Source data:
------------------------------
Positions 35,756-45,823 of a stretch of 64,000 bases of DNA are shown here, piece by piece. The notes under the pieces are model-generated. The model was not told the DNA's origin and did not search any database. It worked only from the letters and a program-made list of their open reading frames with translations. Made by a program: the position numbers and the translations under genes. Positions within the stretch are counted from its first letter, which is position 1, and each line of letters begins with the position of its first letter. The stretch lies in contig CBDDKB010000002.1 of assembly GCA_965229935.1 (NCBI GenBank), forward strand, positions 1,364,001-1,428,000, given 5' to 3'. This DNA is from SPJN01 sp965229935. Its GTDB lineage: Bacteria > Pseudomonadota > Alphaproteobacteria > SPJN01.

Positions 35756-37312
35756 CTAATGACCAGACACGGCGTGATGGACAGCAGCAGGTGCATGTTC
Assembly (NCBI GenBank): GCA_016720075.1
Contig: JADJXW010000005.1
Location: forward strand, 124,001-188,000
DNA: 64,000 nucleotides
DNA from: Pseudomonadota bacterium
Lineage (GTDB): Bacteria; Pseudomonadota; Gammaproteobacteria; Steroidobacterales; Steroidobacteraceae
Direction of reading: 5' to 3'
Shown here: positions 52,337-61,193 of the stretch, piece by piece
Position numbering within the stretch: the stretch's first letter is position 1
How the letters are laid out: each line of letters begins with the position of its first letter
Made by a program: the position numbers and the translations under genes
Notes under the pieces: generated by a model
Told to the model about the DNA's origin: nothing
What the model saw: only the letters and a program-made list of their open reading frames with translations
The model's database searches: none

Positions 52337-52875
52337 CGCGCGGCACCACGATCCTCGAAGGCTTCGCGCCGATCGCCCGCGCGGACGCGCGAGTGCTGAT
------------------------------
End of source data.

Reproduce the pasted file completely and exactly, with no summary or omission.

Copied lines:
Positions 35,756-45,823 of a stretch of 64,000 bases of DNA are shown here, piece by piece. The notes under the pieces are model-generated. The model was not told the DNA's origin and did not search any database. It worked only from the letters and a program-made list of their open reading frames with translations. Made by a program: the position numbers and the translations under genes. Positions within the stretch are counted from its first letter, which is position 1, and each line of letters begins with the position of its first letter. The stretch lies in contig CBDDKB010000002.1 of assembly GCA_965229935.1 (NCBI GenBank), forward strand, positions 1,364,001-1,428,000, given 5' to 3'. This DNA is from SPJN01 sp965229935. Its GTDB lineage: Bacteria > Pseudomonadota > Alphaproteobacteria > SPJN01.

Positions 35756-37312
35756 CTAATGACCAGACACGGCGTGATGGACAGCAGCAGGTGCATGTTC
Assembly (NCBI GenBank): GCA_016720075.1
Contig: JADJXW010000005.1
Location: forward strand, 124,001-188,000
DNA: 64,000 nucleotides
DNA from: Pseudomonadota bacterium
Lineage (GTDB): Bacteria; Pseudomonadota; Gammaproteobacteria; Steroidobacterales; Steroidobacteraceae
Direction of reading: 5' to 3'
Shown here: positions 52,337-61,193 of the stretch, piece by piece
Position numbering within the stretch: the stretch's first letter is position 1
How the letters are laid out: each line of letters begins with the position of its first letter
Made by a program: the position numbers and the translations under genes
Notes under the pieces: generated by a model
Told to the model about the DNA's origin: nothing
What the model saw: only the letters and a program-made list of their open reading frames with translations
The model's database searches: none

Positions 52337-52875
52337 CGCGCGGCACCACGATCCTCGAAGGCTTCGCGCCGATCGCCCGCGCGGACGCGCGAGTGCTGAT